We have been to Mexico several times, and after our first visit, we knew we wanted to swim with sea turtles. We have traveled throughout the Mayan Riviera and the Yucatan area, and Akumal is a great place to check out when you want to swim with the turtles.

However, getting to the beach in Akumal to swim with the sea turtles can be a little bit confusing. Here are some tips.

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Don’t Get Scammed

When you get to Akumal, you may encounter people saying you have to pay to enter the town or that you have to pay to take a tour. You do not have to to do either of those things. You may have to pay to access the beach instead.

You can park in Akumal (and will likely have to pay to park), and walk to the beach via the Akumal Dive Shop turnstiles. We stayed at Akumal Bay Beach & Wellness Resort, and if anyone asked, we just explained we were walking to our resort.

According to a post at Travel Addicts, visitors going through the turnstiles are charged $6 to access the beach, or you can rent snorkel gear to access the beach for free.

You can visit the Akumal Dive Shop at https://akumaldiveshop.com/

I recommend walking down the beach past the boats, although there were tours between the boats and the reef. I think the best place is where there is some sea grass, where the turtles graze. The sea grass area is not particularly large, so even though you can walk down the beach a distance, it will get rockier and is too far from the sea grass.

Consider Staying in Akumal

One of the reasons we wanted to stay on Akumal Bay is because the sea life there is great. You can swim right out and see a variety of different marine life, in addition to the sea turtles.

We stayed at Akumal Bay Beach & Wellness Resort two years in a row, and you can swim right off the beach. We really enjoyed our stay there, and it is a great way to see coral, lots of fish, sea turtles, and more.

View from a hotel room at Akumal Bay Beach & Wellness Resort Mexico

Use Reef-Safe Sunscreen

We always choose reef-safe sunscreen that is safer for marine life. Many resorts and other places in Mexico will check your sunscreen and make sure that it is marked safe for reefs. These sunscreens have less chemicals in them and are also better for you and your family. You can also reduce your need for sunscreen by using a long-sleeve rash guard while you swim.

Woman holding a tin of reef-safe sunscreen on the beach

Consider Bringing Your Own Snorkel

You really only need a snorkel mask, and not fins, which is easy enough to bring. If you are in Mexico, it makes sense to have your own snorkel, versus renting a used one. This way, you can know that it has a good fit on your face and that it is clean. You want to make the most of your swim with the turtles!

Be Ready to Take Pictures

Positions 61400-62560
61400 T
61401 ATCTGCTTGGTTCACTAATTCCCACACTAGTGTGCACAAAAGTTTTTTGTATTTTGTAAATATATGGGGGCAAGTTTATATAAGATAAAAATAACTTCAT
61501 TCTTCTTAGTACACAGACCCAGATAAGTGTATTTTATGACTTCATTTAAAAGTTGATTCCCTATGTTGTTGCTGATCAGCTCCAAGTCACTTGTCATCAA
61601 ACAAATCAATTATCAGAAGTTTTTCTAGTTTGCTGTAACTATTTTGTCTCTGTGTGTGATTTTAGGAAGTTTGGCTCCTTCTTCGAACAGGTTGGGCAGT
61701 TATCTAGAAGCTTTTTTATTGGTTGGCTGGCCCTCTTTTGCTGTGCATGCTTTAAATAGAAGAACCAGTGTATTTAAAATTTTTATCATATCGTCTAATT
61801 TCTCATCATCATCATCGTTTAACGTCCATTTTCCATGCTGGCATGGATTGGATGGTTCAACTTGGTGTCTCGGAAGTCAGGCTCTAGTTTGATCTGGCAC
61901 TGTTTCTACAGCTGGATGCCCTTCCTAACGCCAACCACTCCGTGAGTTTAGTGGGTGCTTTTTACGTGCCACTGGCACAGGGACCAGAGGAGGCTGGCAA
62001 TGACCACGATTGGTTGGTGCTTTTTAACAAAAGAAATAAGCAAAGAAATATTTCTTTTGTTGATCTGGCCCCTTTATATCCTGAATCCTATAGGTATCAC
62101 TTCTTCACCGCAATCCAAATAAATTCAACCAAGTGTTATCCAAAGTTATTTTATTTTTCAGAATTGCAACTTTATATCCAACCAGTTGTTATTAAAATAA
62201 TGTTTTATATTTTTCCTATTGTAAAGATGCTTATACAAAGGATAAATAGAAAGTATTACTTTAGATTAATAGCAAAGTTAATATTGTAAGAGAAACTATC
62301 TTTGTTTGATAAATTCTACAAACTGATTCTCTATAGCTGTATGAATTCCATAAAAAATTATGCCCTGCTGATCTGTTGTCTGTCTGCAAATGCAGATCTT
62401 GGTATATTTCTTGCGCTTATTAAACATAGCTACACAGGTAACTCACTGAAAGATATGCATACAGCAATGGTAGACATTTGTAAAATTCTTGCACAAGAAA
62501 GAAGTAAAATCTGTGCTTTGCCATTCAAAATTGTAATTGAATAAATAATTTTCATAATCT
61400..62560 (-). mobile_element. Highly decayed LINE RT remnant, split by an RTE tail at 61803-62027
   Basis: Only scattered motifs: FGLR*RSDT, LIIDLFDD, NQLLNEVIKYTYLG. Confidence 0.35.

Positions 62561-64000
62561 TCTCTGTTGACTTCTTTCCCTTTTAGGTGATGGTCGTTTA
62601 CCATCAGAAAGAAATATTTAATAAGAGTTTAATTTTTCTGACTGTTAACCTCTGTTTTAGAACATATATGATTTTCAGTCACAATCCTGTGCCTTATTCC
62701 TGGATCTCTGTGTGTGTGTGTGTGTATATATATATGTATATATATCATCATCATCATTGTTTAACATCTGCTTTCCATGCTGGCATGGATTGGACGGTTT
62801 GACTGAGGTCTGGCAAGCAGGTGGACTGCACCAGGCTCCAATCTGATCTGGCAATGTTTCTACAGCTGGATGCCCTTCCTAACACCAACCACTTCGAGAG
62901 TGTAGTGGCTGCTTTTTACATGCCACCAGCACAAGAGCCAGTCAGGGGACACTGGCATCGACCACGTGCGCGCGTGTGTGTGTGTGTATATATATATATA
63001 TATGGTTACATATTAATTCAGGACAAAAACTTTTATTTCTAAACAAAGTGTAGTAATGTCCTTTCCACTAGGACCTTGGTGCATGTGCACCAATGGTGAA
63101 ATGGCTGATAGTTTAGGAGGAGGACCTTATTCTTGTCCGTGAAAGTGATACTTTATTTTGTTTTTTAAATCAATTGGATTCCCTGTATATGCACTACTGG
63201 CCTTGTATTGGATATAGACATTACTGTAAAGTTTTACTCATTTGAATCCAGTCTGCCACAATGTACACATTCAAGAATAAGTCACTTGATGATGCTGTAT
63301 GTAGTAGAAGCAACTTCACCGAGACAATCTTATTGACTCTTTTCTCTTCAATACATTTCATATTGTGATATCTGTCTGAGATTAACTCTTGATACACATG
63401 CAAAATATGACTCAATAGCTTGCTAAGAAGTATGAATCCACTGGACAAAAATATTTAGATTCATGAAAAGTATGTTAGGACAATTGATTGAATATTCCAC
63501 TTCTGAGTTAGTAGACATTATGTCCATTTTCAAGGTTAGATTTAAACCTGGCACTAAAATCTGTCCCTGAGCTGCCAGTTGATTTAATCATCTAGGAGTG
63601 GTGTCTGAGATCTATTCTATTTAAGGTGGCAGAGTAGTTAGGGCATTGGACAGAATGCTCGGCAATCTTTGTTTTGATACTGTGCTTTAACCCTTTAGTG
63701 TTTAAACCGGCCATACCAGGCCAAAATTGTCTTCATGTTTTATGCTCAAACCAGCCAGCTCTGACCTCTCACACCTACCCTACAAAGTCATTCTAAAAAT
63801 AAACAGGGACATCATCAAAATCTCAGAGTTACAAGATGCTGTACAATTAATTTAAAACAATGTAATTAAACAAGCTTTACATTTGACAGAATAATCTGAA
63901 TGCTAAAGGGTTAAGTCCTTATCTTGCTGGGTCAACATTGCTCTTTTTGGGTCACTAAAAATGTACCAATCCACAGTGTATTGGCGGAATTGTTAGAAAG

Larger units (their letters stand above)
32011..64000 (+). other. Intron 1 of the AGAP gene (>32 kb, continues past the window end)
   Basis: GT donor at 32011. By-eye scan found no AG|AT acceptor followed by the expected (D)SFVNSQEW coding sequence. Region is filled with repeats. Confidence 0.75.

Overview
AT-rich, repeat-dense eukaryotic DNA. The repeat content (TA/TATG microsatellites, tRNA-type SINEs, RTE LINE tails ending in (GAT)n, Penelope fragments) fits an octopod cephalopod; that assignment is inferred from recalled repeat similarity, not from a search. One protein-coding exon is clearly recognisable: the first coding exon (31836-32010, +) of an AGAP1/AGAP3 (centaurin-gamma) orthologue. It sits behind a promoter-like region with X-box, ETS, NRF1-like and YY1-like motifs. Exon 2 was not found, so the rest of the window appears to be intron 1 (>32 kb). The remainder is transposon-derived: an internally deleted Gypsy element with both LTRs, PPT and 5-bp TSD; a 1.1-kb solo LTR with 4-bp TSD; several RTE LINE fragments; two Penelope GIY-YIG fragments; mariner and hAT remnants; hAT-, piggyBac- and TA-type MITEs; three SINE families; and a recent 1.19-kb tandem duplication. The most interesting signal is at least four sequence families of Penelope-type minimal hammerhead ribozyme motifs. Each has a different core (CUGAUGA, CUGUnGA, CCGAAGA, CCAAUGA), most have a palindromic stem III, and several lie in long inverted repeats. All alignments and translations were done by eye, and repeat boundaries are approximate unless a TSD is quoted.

Be prepared with an underwater camera, or underwater housing for a camera or phone. You will want to capture these special memories!

Yal Ku Lagoon Akumal Mexico

Be Respectful & Follow the Rules

Regardless of locals trying to sell tours, be respectful of the beaches and marine life.

Don’t touch the turtles, and give them space.

Also be aware of the reef and other marine life, and try not to make any contact with the reef or sea grass with your feet or anything else.

I have heard that mixed things about snorkeling with fins. Some say it is prohibited, which is fine (they can be bulky in the water, hit the reefs/grass, or stir up sediment, making the water cloudy). If you are able to wear fins, be careful about moving around so that you do not disturb any marine life.

We have heard mixed things about where and how far you can snorkel out. Life jackets may be required in some places, but that is another rule that is tough to pin down.

There are lots of turtle nests on the beach, at least when we went in July. I recommend bringing a red light flashlight or head lamp if you plan on walking on the beach in the evening.

What to Bring

Reef-safe sunscreen
Long-sleeve rash guard
Underwater camera or underwater housing for iPhone etc
Red light flashlight for night walks

Money for tour, beach entrance fee, parking

Check out our other Mexico blog posts here.

Here are some nice places to visit around Akumal:
Akumal Art, Akumal Pueblo
Akumal Natura Reserve, Akumal
Cenotes Casa Tortuga, Tulum
Cenote Cristalino, Puerto Aventuras
Cenote Jaguar, Tulum
Cenote Wayak, Santa Cruz, Tulum
Cenote Zacil-Ha, Tulum

Muyil Ruins, Tulum
Yal Ku Lagoon, Akumal
Zazil Kin Beach, Tulum


About the Author: Marysa

Busy blogger and mom of two girls! We love traveling and the great outdoors, and are always looking for our next adventure! Feel free to contact me with questions: marysa@anationofmoms.com